John 1:1...Carl's Blogged Bible Study, Baptism

Carl put together this Blogged Bible study on the book of John.

John has always been my favorite gospel--in fact my Thesis paper for my MA focused on an obscure word found only in this gospel. John is so strange, yet so familiar to the Chrisitian. If Paul is the theologian of the New Testament, then John is the philosopher (Irenaeus and church tradition attribute authorship to John, the beloved disciple...he is often confused with the baptizer or John of Patmos). John's gospel, ever popular with the gnostics, is so different from the other synoptics, but so compatible...in fact, it may be considered the key for interpreting the rest.

So far Carl, Joe, Darla, Michelle, and Deborah all have posted on the first chapter of this metaphysical look at Christianity with different styles and perspectives. I enjoyed them all...I'd say Joe thinks much the way I do.

Usually I love to tear apart a text and try to get into the mind of the author. The problem I face is trying to do this with a chapter that is 51 verses long. I could and should write a 50 pg. paper on this! So instead, I'll just focus on a tiny portion.

The first chapter can be broken down as follows:
I. Prologue (1:1-18)
II. Beginning of Jesus' ministry (1;19-51)
A. Testimony of John the Baptist (1:19-34)
B. Call of the first disciples (1:35-51)

The prologue, should be thought of as the thesis statement for the gospel, and all interpretation of such should revolve around it: The eternal Godhead of the Word who was involved in the creative process was made flesh to give life and light to those who are born of His Spirit; contrast with his adversary, Belial, Satan, made manifest as the counter work of His fellow Jews who reject his teachings and Messiahship. John logically attributes credibility to "Jesus."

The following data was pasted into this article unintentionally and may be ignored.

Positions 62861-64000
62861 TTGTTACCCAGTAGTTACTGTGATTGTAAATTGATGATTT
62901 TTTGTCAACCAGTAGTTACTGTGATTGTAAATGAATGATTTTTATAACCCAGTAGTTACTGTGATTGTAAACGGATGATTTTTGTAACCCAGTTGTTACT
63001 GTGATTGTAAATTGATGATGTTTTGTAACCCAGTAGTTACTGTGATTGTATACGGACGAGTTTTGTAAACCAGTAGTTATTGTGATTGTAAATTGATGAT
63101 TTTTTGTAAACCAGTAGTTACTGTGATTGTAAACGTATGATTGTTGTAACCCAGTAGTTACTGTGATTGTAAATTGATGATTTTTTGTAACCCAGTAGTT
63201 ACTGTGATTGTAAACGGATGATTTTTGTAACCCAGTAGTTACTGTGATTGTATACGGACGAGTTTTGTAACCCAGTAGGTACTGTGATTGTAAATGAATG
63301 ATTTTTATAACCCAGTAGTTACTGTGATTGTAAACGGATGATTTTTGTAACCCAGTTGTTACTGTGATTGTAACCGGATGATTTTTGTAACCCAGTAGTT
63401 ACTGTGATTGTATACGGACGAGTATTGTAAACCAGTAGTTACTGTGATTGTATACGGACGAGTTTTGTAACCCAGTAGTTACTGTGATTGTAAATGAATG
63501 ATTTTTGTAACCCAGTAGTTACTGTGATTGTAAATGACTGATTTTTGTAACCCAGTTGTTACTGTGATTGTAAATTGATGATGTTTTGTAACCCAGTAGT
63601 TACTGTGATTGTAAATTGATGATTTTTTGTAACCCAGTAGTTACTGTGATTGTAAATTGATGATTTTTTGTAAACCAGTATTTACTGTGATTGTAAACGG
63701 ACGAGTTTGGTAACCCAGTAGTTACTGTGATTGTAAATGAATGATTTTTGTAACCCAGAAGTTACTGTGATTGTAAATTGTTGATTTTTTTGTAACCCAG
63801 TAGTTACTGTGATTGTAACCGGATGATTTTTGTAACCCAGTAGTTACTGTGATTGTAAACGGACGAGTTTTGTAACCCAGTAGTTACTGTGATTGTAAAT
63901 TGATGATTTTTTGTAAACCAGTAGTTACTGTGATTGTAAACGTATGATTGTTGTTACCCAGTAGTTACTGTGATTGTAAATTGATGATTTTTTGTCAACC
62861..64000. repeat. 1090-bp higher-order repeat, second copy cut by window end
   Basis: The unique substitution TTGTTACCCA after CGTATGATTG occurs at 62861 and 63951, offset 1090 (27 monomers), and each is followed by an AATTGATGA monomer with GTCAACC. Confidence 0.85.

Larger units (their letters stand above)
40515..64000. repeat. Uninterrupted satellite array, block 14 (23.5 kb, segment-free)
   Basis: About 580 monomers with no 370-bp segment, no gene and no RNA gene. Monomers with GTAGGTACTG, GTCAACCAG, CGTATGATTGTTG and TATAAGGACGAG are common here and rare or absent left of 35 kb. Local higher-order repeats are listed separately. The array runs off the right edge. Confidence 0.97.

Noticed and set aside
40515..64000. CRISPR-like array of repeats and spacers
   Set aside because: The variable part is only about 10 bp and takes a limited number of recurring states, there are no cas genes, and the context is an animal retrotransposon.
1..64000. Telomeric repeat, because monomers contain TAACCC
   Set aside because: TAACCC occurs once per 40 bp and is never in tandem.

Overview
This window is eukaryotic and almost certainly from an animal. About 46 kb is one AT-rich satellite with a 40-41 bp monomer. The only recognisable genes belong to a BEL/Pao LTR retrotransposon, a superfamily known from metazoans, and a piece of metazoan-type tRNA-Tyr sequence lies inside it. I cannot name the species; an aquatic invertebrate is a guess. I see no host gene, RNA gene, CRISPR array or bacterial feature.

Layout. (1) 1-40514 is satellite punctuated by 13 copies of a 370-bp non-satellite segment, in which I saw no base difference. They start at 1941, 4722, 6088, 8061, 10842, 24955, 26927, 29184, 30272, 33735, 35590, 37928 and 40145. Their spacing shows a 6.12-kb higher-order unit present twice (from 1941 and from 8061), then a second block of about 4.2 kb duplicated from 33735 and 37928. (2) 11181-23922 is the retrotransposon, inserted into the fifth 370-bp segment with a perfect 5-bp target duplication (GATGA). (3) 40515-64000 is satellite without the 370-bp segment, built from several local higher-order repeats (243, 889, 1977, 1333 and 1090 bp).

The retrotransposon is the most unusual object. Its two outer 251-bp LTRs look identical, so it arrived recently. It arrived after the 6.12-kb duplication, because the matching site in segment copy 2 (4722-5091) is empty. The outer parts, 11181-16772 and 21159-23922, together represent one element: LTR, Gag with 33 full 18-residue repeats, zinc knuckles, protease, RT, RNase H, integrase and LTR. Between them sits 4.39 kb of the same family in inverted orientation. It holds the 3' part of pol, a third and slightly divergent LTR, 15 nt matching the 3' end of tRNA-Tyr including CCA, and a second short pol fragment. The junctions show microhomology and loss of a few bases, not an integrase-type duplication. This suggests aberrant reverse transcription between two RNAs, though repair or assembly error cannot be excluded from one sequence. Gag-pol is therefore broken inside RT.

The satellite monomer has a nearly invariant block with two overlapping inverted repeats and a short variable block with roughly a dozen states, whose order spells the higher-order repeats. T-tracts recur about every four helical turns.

And after the prologue, how does he do this? How does John first physically introduce the Son of God to his readers? He does so through the rite of Baptism!

I doubt I have to expound to anyone reading this post that John, while writing in Greek, was a Jew and wrote with typical Hebraic style. He was well versed in the law. He drew upon this knowledge to legitimize Jesus as being the spoken of by the prophets, and John the Baptist was crucial in fulfilling this prophecy (i.e. 1:23).

You know all this. But what hit me, is that the act of Baptism was so necessary! According to John, Jesus did not begin his ministry (which was to take away the sins of the world--1:29, and to baptize WITH the Holy Spirit--1:34). John the Baptist testified to the author that at the baptism of Jesus the Holy Spirit descended and stayed with Jesus, unlike all the prophets before him who only experienced momentary rendezvous (1:32).

I say all this as I rethink baptism. It seems to me we trivialize this rite, dare I say, sacrament, in the church today. We think of it as cliche public statement of our belief to those in our congregations. I have heard pastor after pastor tell his congregation that baptism ceremonies will be taking place at some set aside date in the future and any congregant who feels led to participate may. How contrary to John's portrayal of the event!

Leave John with me for a moment and go to:
Mark 16:16:- "The one who believes and is baptized will be saved." (hardly sounds optional)
Acts 8:34-39- The Eunuch was immediately baptized.
Acts 9:18- Immediately after the scales fell off Paul's eyes, as he saw Jesus for who he was, he was baptized.

Every example of salvation in the early church was immediately accompanied by baptism as per Jesus' example here in the first chapter of John.

I don't know exactly where to go with this except to say I hope we all take this story far more serious than we currently do!

Saturday, July 19, 2008

Theological Journeys

When I was a kid, maybe 8 years old, I was watching a movie at my grandma's apartment. I recall a character from the movie--an elderly man, not a regular gambler by any means--at a casino playing roulette. He started with a small sum and within a half an hour his luck had grown his cache to a sum of tens of thousands of dollars. A crowd had gathered in the meanwhile, cheering him on. He took his winnings, around $70K and bet it all on one number and lost to the dismay of the crowd and me, the juvenile viewer. To the crowd, fearfully waiting for a reaction, the old man calmly states, "Things Change."